Manufacturing in the euro zone had a small bounce in May, compared with the April, but still remains weak. The latest purchasing managers’ index (PMI), rose from 33.4 in April to 39.4 in May. Anything below 50 indicates a contraction. Germany recorded the worst score in the bloc, while Italian manufacturing dropped less than many economists expected.


The UK and Canada have both said they would not support the return of Russia to the G7. On Saturday President Donald Trump claimed the club of rich nations was outdated, and proposed bringing in Australia, India and South Korea, as well as Russia; Russia was expelled from what was then the G8 in 2014 over its annexation of Crimea.

Don’t let Covid-19 bust your business!

 It will if your cash flow dries up, either sooner or later.

The Credit Protection Association (CPA) has been assisting thousands of UK businesses to get paid since 1914. We have seen many financial crises, this one will be particularly deadly for suppliers for sometime to come.

CPA eases cash from tardy debtors – Efficiently, Effectively, Economically and Ethically. Above all tactfully, because maintenance of goodwill is paramount.

To meet the needs of creditors in the current crisis, we have designed a “critical care” package especially tailored for the situation.

  • The annual package costs start at very low rates
  • A minimum performance warranty is provided
  • Several complimentary services included

Clients instruct CPA on-line via their PC or phone, completely user-friendly. Your late paying customers are told to pay you direct (not to us).

A very recent report shows a 23% increase in the number of unpaid invoices since March 11th THIS YEAR – are you getting a build-up of late payers?

 Right now, overdue accounts must be a concern and CPA has a great track record of encouraging slow-payers to pay their suppliers quickly.

It takes less than 17 minutes to see how you would benefit, do you have the time now?

No face-to-face meeting required – just call Peter Uwins, CPA’s National Sales Manager, on 020 8846 0000 (business hours) or email today.

When you see your money come in, you will be so glad you used CPA.

Do you sell on credit?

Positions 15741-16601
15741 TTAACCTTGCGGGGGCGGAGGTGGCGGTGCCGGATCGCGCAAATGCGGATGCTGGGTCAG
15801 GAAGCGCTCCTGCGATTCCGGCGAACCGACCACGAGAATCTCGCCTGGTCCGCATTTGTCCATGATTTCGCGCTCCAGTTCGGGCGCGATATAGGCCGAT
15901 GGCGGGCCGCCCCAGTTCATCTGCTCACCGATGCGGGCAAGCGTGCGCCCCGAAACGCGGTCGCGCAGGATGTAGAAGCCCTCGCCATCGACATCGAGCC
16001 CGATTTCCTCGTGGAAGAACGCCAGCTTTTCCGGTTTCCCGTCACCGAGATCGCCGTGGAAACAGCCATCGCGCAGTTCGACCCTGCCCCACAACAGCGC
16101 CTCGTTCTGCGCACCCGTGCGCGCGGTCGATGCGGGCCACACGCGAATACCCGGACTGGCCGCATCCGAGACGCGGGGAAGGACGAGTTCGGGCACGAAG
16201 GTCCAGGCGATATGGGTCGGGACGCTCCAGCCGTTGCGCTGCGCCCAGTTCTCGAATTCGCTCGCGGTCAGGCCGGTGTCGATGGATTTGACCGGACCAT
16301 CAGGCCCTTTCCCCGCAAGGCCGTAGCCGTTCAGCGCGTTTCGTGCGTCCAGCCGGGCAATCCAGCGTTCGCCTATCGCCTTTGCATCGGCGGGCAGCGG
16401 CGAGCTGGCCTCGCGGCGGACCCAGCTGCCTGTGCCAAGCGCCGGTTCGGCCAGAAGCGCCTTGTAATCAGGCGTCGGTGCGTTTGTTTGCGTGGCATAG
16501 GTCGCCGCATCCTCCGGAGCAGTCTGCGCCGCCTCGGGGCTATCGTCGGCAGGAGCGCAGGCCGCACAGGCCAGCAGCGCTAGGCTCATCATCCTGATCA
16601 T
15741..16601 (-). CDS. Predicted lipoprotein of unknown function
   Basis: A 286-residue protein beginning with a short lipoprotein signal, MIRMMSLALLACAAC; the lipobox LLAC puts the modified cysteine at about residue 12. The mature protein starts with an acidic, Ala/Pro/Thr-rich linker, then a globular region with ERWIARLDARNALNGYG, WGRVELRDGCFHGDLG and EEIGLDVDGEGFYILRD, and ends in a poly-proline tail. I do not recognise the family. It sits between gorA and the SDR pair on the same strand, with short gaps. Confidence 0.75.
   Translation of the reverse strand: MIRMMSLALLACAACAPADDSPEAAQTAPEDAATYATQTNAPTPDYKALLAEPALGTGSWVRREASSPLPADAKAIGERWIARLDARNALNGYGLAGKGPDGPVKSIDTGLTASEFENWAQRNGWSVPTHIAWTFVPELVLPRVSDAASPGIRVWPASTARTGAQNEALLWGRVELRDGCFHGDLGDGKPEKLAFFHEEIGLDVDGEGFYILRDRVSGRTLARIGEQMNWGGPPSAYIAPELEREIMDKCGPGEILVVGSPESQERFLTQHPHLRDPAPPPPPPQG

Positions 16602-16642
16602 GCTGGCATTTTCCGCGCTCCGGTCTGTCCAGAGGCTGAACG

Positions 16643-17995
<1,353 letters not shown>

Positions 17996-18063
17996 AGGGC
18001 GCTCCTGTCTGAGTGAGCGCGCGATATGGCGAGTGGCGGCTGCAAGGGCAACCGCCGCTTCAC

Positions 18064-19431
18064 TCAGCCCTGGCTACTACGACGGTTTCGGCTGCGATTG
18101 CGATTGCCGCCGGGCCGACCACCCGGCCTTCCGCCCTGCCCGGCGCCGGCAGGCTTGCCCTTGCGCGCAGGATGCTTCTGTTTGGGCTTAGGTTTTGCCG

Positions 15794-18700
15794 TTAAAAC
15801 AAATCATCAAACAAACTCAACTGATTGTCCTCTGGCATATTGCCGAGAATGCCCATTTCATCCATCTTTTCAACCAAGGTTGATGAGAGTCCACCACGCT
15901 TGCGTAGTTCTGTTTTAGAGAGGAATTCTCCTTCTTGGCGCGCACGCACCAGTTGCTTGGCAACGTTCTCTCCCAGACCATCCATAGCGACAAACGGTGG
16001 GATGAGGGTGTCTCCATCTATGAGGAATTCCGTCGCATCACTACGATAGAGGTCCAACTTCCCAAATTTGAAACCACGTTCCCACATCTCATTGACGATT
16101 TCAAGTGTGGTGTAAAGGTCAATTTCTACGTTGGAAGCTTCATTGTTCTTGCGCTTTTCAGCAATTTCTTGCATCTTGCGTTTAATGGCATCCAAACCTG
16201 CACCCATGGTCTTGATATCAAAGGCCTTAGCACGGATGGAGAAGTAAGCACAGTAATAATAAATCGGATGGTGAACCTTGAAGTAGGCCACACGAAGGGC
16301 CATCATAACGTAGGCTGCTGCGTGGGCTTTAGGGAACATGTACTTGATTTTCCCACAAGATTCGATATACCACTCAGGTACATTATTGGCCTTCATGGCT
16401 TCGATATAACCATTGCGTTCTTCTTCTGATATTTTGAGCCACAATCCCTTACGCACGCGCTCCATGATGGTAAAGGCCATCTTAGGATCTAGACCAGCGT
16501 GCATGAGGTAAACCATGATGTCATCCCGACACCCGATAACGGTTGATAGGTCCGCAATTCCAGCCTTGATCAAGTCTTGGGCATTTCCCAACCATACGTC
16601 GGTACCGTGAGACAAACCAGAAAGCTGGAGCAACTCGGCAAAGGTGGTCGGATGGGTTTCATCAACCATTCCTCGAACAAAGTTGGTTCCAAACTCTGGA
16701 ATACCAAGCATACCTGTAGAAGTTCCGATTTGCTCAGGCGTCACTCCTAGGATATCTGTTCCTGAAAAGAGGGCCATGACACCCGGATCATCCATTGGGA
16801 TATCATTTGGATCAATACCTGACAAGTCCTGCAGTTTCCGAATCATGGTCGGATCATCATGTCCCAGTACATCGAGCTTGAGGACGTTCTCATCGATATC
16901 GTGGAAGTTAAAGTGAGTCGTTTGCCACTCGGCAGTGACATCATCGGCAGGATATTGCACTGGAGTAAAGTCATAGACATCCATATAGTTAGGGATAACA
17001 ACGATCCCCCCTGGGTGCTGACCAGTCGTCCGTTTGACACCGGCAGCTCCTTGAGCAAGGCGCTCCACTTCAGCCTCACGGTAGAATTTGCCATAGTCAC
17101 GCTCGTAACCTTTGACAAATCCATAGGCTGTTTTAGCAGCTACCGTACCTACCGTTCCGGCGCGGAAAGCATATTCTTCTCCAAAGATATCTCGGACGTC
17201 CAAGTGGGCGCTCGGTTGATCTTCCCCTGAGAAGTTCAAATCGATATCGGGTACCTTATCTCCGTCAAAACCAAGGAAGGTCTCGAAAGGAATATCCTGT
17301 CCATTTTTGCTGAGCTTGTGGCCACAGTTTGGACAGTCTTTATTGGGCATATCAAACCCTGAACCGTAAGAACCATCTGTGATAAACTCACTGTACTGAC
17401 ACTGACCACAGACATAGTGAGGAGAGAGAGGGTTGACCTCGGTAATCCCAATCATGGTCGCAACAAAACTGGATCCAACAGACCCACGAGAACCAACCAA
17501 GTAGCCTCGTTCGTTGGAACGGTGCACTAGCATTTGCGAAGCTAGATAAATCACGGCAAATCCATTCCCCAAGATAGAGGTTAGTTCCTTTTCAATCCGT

With pressures on the cash flow it is essential that you stay on top of the credit limits you grant customers and watch carefully for any late payments.

Those customers will look for the easiest option  to boost their cash-flow. Don’t let it be you.

You can’t just assume your customers can and will pay you eventually, no matter how big their name is.

It is essential to have credit management systems in place to monitor and check your customers credit worthiness.

It is also best practice to use a trusted third party like CPA to make sure you are paid on time by customers, no matter how good a name they have.

About CPA

The Credit Protection Association can help!

Formed in 1914, CPA has been providing credit management services to SMEs for over 100 years.

At the Credit Protection Association, we provide first class credit information that can help you avoid being over extended to customers who are at risk. Our monitoring service can flag up warning signs long before the end, giving you the chance to adjust and reduce your exposure. We provide recommended credit limits and credit scores on a traffic light system and can help you set appropriate credit policies for your customers.

We regularly publish lists of the latest insolvencies but by then it is too late. Our credit reports however predict approximately 96% of company insolvencies long before they arrive.

Companies in trouble usually have very bad cash flow and they try to deal with it by delaying payment to their suppliers, increasing your exposure to them.

If you supply on credit, help us help you identify the risks.

Why use a third party collector?

As a third party collector, we can also get your payments prioritised over those who are not as hot on collections. When your customer receives a letter from the Credit Protection Association regarding their outstanding account, they are going to want to get that resolved as a priority. Our overdue account recovery service can get your unpaid invoices to the top of their “to do” list and get your invoice paid.

Over the years we have collected billions in overdue invoices for our customers.

Our debt recovery and credit management services give our members the financial freedom needed to grow and prosper, while our new Late Payment Compensation department could unlock hidden potential and offer the compensation needed to springboard your business to success.

You might be hesitant about contacting a debt collection agency. What are they going to be like?

Can they help your particular type of business?

There is no need for concern. CPA are courteous, helpful and very probably have had direct experience of working with your type of business.

Debt collection agencies are not all alike.